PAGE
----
Coming to JPM17: Worth the Effort
This week marks the 35th annual J.P. Morgan Healthcare Conference (JPM17 or, for the Twitterati, #JPM17) at the Westin St. Francis in San Francisco, a ritual of the second week of January. Over 10,000 (and probably over 12,000) life sciences and health technology company executives, large and small, established and start-ups gather. The established industry players reassure investors of their progress; the start-ups work on wooing investors, who are all here.
The event has gotten so big in recent years that there are about a half-dozen “tag-along” events going on in parallel (or right before or right after JPM17), including the OneMedForum (at the Elks Club), the Biotech Showcase (at the Hilton Union Square) the CTIC Healthcare Investment Summit (at the Airport Marriott), the Start-Up Health Festival (at 180 Montgomery), the Redefining Early Stage Investments conference (at the Marines Memorial Club), and the Breakthroughs in Healthcare Diversity Symposium (RESI, on the Genentech campus). That’s not including the dozens (probably over 100-200) breakfast meetings, happy hours, receptions, dinners, and other events interspersed from Sunday night through Wednesday.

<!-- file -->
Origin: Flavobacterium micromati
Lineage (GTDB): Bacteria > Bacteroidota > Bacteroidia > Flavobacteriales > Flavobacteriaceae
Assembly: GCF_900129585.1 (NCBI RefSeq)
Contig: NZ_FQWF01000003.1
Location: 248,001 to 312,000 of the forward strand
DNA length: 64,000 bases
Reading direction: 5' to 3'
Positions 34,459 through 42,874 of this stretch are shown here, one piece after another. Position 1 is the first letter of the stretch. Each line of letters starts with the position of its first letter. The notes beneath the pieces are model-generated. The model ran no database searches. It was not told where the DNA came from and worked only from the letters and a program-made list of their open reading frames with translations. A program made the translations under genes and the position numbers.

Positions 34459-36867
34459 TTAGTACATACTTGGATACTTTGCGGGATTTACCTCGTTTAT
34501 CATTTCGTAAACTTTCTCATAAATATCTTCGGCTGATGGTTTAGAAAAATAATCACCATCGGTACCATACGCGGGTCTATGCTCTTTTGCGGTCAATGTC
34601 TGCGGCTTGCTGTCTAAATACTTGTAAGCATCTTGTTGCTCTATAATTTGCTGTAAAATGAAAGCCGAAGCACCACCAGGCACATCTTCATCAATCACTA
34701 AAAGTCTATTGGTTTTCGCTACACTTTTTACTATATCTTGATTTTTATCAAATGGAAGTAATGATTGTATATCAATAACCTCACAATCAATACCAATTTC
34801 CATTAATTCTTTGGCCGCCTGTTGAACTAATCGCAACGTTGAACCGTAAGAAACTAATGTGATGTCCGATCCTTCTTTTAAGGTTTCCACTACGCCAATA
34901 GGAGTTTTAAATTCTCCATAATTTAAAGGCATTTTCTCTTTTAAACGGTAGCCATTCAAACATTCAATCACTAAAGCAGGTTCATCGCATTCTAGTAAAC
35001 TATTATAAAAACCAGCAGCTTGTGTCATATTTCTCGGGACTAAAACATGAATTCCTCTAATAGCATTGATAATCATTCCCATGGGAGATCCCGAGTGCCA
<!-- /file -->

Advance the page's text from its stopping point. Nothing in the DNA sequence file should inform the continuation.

I’ll relay my substantive takeaways in the next several days, but wanted to share my immediate reactions. There are some interesting divisions among the people who show up. First, there is the divide between those who are here for the content and those who are here for the networking. With the list above of parallel conferences, there is no shortage of speakers and panels. (I am writing this after having given my first interview of three scheduled media interviews today.) But my estimate is that at most 15% of the people who show up actually were invited and go to the JPM17 events, another 20-25% actually go to one of the other events, meaning that a significant majority just hang out at the coffee bars, restaurant, hotel lobbies for the schmoozing and pitching. A minority of the people here are attending the big events, buts the majority spend their time pitching and being pitched: while big life sciences and healthcare companies are pitching their stories in the big rooms, all of the small ones are pitching investors for money. If your goal is to hear the actual show, you may be better off to follow the live feed than to show up.